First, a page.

The Finnish alternative/electro-rock duo Zoomonk's previous album "Milk Drops" was released back in '08. While their next actual full-length is receiving its final touches, this collaboration was released much to my delight. Mr. Zelig Concrete is known as the guitarist and vocalist of Mother Goose, the Finnish alternative rock band which released its debut already in '92. Admittedly, I'm all too unfamiliar with MG's works, so I can't make any comparisons to their direction. "On Time" is available as a CD-R from Zoomonk, and as a mp3-download from the peculiarly named label myhand.thanx records.
The opening five and a half minutes long song is the calmest one on the EP. "Bunny & Turtle" is built around a slow and steady electronic rhythm-pound, which gets its atmosphere from the guest artist Thomas Schärer's gentle and careful piano-melodies and mellotron-ambience. Zelig's deep voice adds extra mystique to the track until its end, when it slowly fades away accompanied by the piano. The EP doesn't continue in similarly calm and deep moods though; "Mudslides on Bombay" sounds more usual to Zoomonk with the rough-sounding electronic guitar and drum machine beats, and there's (as the title suggests) some Eastern vibes as well.
The EP has way too much variation and different small elements for me to go through even the major part of them within the boundaries of this review, so I'll stick to the basics. The remaining songs are based on calm and atmospheric electro-rock that gets its spirit from the past, but is delivered with a stylish modern touch. The drum machine offers a steady beat, but is capable of surprising the listener with some fills and cymbal-hits here and there. Various synth-sounds are used to create ambience and deepen the tracks, and a stylophone and stylophone beatbox are employed to deliver small beeps, bleeps and bops throughout the record's length; the most easily notable moment being the end of "Hiding Under Water" and it's spacey stylophone-burst.
Mr. Concrete's vocals are a huge part of the EP's personality. He has a deep and somewhat dark voice, and his monotonal psychedelia-influenced style of spoken singing sounds enigmatic. It's easy to label as just some guy mumbling (often off-key), and it would be a justified opinion. The vocals are self-assured and mysterious, and the nonsensical lyrics don't make them any less "weird."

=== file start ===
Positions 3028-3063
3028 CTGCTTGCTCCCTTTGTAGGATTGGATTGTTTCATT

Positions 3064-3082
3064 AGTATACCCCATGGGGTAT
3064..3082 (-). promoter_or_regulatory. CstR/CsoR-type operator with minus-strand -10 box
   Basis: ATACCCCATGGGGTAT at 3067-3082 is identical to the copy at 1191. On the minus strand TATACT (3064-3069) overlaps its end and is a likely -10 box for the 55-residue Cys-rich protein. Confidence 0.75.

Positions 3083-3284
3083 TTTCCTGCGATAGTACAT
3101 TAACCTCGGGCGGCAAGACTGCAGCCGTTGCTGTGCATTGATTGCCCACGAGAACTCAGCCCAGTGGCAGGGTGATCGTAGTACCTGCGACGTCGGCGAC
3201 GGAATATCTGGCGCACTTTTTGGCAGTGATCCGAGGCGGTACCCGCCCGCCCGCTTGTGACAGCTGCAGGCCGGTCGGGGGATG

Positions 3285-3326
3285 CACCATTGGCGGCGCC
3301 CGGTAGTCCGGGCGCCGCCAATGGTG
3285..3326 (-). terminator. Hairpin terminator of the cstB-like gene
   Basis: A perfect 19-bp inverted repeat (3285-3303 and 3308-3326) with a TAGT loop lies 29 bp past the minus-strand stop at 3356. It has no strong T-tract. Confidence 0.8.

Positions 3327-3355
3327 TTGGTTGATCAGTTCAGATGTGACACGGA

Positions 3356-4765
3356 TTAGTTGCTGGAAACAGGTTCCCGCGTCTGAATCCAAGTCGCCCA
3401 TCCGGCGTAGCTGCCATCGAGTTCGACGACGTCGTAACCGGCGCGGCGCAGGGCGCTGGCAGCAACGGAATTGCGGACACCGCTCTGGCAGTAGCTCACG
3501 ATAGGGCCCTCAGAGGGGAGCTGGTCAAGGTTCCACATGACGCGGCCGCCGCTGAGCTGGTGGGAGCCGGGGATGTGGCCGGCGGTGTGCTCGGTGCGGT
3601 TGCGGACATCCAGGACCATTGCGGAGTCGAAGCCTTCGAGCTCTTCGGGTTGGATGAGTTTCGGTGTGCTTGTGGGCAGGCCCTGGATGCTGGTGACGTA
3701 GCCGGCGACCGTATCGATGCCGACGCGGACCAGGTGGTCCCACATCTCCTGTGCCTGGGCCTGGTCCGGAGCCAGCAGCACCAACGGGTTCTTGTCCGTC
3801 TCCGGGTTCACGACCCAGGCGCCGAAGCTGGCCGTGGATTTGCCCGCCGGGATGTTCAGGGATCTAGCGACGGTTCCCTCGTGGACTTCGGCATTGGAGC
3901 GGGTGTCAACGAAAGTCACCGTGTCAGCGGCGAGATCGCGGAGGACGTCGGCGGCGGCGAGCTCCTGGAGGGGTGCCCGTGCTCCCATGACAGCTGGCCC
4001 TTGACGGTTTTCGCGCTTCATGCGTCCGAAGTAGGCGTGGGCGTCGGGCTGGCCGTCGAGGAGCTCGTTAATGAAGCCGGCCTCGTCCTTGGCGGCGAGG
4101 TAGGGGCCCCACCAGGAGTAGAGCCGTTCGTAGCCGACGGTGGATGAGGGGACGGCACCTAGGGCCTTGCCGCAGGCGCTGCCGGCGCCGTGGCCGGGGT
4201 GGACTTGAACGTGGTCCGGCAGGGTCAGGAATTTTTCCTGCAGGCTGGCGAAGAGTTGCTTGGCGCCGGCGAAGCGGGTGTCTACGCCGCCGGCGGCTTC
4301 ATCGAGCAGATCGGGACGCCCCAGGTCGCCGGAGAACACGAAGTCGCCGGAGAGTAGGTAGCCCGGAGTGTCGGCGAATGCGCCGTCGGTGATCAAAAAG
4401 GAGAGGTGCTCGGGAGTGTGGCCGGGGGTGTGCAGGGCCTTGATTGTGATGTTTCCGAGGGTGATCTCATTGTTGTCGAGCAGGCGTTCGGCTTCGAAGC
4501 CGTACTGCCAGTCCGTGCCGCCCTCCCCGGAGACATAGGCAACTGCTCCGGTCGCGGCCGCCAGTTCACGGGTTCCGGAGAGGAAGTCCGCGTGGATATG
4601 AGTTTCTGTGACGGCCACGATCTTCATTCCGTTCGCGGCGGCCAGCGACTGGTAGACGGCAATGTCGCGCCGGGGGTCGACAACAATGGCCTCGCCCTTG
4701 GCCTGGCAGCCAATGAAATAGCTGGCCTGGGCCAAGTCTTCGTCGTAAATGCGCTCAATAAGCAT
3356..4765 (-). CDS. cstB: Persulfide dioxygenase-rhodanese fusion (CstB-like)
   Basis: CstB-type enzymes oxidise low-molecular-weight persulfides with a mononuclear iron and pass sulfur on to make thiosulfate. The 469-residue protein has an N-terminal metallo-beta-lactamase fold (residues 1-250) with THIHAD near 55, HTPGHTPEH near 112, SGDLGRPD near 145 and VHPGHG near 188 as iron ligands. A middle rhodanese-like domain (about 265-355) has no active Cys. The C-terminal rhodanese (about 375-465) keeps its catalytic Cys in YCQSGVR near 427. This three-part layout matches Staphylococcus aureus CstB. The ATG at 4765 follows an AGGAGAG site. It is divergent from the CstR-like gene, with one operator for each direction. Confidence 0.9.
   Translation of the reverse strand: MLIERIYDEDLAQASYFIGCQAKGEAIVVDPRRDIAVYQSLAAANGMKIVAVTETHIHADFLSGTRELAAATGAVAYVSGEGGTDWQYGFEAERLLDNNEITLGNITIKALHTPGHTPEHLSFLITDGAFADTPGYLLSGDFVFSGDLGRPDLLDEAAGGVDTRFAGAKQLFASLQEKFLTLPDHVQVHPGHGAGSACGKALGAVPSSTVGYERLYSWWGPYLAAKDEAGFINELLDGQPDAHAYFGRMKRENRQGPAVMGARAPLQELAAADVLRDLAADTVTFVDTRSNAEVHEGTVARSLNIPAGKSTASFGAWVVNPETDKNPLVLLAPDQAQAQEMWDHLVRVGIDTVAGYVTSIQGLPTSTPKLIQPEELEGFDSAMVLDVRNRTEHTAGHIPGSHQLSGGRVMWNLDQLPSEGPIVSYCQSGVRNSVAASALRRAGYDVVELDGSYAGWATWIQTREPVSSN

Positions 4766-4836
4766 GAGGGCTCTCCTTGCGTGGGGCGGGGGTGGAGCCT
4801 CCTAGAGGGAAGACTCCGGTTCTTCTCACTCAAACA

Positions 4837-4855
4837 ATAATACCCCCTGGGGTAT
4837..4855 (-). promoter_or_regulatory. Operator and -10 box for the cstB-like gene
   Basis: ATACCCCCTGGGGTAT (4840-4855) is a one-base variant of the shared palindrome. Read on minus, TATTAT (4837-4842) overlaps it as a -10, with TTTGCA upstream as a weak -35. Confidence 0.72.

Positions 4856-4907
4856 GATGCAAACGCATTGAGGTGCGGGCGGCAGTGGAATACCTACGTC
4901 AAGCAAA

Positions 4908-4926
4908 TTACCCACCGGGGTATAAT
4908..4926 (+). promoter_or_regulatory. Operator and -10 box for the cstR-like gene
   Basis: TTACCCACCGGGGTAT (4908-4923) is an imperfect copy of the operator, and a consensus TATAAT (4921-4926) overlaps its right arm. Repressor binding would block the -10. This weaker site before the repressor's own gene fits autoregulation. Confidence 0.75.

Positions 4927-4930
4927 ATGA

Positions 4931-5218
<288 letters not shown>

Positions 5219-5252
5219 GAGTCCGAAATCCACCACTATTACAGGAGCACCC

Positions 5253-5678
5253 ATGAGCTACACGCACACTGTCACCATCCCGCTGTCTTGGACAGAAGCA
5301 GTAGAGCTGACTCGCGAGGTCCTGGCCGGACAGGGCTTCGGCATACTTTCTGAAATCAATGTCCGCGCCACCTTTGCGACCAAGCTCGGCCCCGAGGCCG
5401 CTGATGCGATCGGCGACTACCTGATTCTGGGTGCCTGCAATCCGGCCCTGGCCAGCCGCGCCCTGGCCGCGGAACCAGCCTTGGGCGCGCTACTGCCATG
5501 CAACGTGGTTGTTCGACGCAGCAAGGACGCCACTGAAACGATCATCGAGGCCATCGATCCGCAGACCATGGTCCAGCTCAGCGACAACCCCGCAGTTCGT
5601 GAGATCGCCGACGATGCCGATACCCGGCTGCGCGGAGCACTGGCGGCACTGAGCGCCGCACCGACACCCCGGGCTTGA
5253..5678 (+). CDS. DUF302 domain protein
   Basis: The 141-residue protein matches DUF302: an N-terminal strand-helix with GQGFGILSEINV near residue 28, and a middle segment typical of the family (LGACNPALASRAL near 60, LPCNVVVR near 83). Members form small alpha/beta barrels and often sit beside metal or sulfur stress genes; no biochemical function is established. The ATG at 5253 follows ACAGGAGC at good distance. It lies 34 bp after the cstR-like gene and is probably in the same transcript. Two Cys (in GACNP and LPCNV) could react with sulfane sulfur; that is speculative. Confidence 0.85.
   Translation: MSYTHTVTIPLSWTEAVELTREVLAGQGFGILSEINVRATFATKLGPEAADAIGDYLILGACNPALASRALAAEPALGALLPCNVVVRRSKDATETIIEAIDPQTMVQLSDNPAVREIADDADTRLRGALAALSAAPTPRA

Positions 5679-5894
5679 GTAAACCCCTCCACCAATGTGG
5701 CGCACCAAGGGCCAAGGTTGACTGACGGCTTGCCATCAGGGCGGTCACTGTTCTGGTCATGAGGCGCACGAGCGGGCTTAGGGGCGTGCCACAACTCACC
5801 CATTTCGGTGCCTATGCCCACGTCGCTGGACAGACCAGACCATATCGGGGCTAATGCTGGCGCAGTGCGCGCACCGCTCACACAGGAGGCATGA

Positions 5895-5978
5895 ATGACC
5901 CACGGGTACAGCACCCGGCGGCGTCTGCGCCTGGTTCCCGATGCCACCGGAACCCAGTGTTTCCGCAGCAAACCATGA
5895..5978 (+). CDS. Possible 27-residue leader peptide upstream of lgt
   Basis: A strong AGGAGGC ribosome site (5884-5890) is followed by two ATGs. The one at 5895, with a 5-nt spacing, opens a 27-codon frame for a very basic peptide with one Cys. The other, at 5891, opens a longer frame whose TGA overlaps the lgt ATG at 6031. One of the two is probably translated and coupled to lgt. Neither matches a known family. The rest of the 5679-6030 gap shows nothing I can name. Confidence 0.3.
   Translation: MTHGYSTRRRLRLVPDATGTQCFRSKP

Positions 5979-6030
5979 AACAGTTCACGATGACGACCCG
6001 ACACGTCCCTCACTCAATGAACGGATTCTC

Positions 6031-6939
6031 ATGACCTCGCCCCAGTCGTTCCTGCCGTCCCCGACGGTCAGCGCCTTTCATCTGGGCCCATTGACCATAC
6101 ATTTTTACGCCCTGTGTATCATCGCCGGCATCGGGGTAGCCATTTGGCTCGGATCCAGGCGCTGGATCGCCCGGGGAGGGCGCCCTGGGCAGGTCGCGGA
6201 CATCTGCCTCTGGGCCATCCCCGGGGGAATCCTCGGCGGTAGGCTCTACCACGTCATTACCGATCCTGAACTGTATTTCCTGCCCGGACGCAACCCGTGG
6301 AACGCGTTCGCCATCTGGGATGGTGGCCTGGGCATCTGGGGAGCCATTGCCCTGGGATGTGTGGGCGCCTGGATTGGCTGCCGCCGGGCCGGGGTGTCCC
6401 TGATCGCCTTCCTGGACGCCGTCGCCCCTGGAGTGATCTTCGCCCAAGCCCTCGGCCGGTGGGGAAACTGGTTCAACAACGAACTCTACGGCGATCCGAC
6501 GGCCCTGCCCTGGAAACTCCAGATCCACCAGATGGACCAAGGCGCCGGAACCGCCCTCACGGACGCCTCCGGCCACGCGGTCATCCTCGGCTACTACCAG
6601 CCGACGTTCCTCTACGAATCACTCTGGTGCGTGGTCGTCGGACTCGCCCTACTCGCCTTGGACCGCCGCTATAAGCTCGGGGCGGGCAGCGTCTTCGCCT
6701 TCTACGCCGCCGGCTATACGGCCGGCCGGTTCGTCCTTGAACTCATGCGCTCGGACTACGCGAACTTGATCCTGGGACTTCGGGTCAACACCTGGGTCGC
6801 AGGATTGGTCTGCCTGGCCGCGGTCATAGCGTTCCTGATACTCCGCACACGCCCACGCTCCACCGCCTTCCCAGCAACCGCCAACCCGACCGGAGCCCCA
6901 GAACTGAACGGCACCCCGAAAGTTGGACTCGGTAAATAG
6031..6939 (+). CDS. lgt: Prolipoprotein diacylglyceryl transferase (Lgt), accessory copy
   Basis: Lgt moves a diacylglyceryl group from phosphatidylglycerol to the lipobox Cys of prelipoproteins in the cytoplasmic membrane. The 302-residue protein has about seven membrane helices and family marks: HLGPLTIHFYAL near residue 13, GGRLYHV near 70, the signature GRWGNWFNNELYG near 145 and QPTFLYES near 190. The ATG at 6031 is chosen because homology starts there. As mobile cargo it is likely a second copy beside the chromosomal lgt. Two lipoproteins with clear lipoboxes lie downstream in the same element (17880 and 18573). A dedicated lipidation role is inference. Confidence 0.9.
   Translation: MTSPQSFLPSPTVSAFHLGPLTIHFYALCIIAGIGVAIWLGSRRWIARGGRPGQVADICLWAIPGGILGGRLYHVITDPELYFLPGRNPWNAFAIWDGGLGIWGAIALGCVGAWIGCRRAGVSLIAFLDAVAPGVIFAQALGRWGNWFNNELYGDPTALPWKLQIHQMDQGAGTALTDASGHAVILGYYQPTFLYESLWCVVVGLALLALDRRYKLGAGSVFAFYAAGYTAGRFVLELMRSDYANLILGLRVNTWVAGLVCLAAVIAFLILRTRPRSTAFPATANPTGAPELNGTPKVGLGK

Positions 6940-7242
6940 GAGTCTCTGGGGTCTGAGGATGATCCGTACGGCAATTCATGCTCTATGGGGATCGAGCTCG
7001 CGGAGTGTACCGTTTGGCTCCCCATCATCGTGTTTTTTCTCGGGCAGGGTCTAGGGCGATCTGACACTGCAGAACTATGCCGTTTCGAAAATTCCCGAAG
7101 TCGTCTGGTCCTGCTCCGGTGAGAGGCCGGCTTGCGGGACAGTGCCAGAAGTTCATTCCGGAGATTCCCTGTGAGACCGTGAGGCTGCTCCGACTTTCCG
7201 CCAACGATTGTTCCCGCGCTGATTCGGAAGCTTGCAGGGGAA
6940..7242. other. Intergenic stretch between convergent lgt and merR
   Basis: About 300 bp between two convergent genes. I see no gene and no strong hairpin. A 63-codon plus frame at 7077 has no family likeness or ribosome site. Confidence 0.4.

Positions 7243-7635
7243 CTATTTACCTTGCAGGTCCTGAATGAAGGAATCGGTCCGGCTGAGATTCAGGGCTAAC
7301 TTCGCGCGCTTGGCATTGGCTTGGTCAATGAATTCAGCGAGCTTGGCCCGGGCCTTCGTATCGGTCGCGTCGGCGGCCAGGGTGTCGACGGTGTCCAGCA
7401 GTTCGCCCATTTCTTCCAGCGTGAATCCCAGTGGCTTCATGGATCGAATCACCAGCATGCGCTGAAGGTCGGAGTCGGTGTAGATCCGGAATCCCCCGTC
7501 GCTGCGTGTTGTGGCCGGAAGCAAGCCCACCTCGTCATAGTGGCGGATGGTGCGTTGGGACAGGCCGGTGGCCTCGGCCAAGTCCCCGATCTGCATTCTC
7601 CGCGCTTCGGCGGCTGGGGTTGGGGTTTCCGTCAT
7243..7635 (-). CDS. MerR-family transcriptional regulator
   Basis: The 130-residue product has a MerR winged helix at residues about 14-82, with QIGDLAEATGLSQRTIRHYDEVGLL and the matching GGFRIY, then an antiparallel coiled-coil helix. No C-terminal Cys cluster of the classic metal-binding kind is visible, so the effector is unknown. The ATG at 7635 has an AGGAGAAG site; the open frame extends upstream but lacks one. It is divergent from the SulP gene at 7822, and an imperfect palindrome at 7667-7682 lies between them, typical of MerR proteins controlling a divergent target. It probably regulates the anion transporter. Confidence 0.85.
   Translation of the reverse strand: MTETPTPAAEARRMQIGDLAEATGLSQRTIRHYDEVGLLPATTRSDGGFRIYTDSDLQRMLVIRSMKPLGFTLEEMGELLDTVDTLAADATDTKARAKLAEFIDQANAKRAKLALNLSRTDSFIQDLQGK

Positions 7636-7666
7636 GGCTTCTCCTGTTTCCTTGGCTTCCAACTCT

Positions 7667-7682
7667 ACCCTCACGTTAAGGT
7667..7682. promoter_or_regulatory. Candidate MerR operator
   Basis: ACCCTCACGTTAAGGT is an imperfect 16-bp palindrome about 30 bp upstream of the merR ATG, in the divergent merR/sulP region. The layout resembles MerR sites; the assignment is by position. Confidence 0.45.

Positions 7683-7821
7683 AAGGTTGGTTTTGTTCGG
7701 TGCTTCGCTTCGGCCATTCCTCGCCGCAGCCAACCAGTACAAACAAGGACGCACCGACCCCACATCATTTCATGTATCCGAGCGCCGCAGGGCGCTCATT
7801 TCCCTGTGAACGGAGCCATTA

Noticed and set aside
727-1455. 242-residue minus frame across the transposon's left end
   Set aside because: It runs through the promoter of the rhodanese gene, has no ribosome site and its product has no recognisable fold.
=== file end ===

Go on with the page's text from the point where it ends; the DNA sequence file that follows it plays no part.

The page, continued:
I'm generally not a fan of using cardboard slips to house CDs, but somehow I found this one more pleasing than usual. The homemade slip has simple graphics on rough paper, and it fits the music's DIY-approach. All the necessary infos are to be found on the back cover, the CD-R has a cool print with warm colours, and two small extra pieces of drawn art have been hidden inside the slip. I like it. I would've gladly seen the lyrics, but I'm assuming that they're not meant to be read as-is anyway due to their psychedelic free-flow style.
The songs range from the minimalistic opener to the simply rocking sixth song, whereas "Hiding Under Water" relies on weeping and droning guitar distortion and "On Time" on a steady electronic pulse with careful hints of ambient. There is a ridiculous amount of different elements, styles, influences and small spices and nuances to digest, and it took me quite a while to even somewhat get what the EP is about. It might sound intimidating, but has a great plus-side; the record hasn't yet come to bore me, despite the numerous times I've given it a spin. The mixing is deep and very detailed, which is quite honourable since it's been crafted by Zoomonk's mr. Parkkali himself.
I initially saw the EP as a very dispersed collection of songs, but on further listens I begun unraveling its layers and got at least a step closer to its core essence. The songs differ a lot from each other, but the high-quality mixing and Zelig's vocals help tie these differences together. The variation is eventually not a weakness but a clear strong point, and even though the EP is very demanding at first, it's also highly rewarding.
I hope that the duo Zoomonk & Zelig will make a longer collaboration-album some day. A longer, even deeper, and just slightly more unified one. Even though "On Time" is a bit too scattered, it's still damn good. Recommended for people with a taste for electro, rock, and noisiness, and who have time on their hands.